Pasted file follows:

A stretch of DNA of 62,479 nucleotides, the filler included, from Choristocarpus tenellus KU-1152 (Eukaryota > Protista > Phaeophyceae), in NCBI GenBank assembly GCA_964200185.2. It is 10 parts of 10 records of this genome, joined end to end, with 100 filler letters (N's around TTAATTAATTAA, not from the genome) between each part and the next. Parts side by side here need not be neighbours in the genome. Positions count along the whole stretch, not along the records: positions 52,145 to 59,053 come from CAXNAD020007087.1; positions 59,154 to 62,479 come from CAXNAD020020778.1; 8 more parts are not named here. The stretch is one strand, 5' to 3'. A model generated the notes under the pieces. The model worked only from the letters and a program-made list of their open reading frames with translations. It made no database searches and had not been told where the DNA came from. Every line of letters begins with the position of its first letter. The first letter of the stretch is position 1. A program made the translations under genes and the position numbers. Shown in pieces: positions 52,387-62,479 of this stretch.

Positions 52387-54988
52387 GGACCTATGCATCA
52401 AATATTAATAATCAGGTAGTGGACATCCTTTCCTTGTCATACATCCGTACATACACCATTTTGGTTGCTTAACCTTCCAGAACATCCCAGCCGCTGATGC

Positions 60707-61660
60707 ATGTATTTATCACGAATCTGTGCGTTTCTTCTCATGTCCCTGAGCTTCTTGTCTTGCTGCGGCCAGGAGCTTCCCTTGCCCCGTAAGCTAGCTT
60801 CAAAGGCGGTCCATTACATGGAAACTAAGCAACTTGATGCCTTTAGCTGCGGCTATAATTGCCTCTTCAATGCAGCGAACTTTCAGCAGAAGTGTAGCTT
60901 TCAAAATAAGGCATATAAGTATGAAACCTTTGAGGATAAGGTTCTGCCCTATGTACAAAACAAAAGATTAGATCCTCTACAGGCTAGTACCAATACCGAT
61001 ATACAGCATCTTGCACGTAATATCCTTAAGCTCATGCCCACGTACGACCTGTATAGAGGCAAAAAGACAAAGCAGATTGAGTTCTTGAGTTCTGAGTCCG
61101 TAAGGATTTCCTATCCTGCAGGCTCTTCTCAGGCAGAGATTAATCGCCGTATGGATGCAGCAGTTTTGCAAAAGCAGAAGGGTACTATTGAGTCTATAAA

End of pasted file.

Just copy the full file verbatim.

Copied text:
A stretch of DNA of 62,479 nucleotides, the filler included, from Choristocarpus tenellus KU-1152 (Eukaryota > Protista > Phaeophyceae), in NCBI GenBank assembly GCA_964200185.2. It is 10 parts of 10 records of this genome, joined end to end, with 100 filler letters (N's around TTAATTAATTAA, not from the genome) between each part and the next. Parts side by side here need not be neighbours in the genome. Positions count along the whole stretch, not along the records: positions 52,145 to 59,053 come from CAXNAD020007087.1; positions 59,154 to 62,479 come from CAXNAD020020778.1; 8 more parts are not named here. The stretch is one strand, 5' to 3'. A model generated the notes under the pieces. The model worked only from the letters and a program-made list of their open reading frames with translations. It made no database searches and had not been told where the DNA came from. Every line of letters begins with the position of its first letter. The first letter of the stretch is position 1. A program made the translations under genes and the position numbers. Shown in pieces: positions 52,387-62,479 of this stretch.

Positions 52387-54988
52387 GGACCTATGCATCA
52401 AATATTAATAATCAGGTAGTGGACATCCTTTCCTTGTCATACATCCGTACATACACCATTTTGGTTGCTTAACCTTCCAGAACATCCCAGCCGCTGATGC

Positions 60707-61660
60707 ATGTATTTATCACGAATCTGTGCGTTTCTTCTCATGTCCCTGAGCTTCTTGTCTTGCTGCGGCCAGGAGCTTCCCTTGCCCCGTAAGCTAGCTT
60801 CAAAGGCGGTCCATTACATGGAAACTAAGCAACTTGATGCCTTTAGCTGCGGCTATAATTGCCTCTTCAATGCAGCGAACTTTCAGCAGAAGTGTAGCTT
60901 TCAAAATAAGGCATATAAGTATGAAACCTTTGAGGATAAGGTTCTGCCCTATGTACAAAACAAAAGATTAGATCCTCTACAGGCTAGTACCAATACCGAT
61001 ATACAGCATCTTGCACGTAATATCCTTAAGCTCATGCCCACGTACGACCTGTATAGAGGCAAAAAGACAAAGCAGATTGAGTTCTTGAGTTCTGAGTCCG
61101 TAAGGATTTCCTATCCTGCAGGCTCTTCTCAGGCAGAGATTAATCGCCGTATGGATGCAGCAGTTTTGCAAAAGCAGAAGGGTACTATTGAGTCTATAAA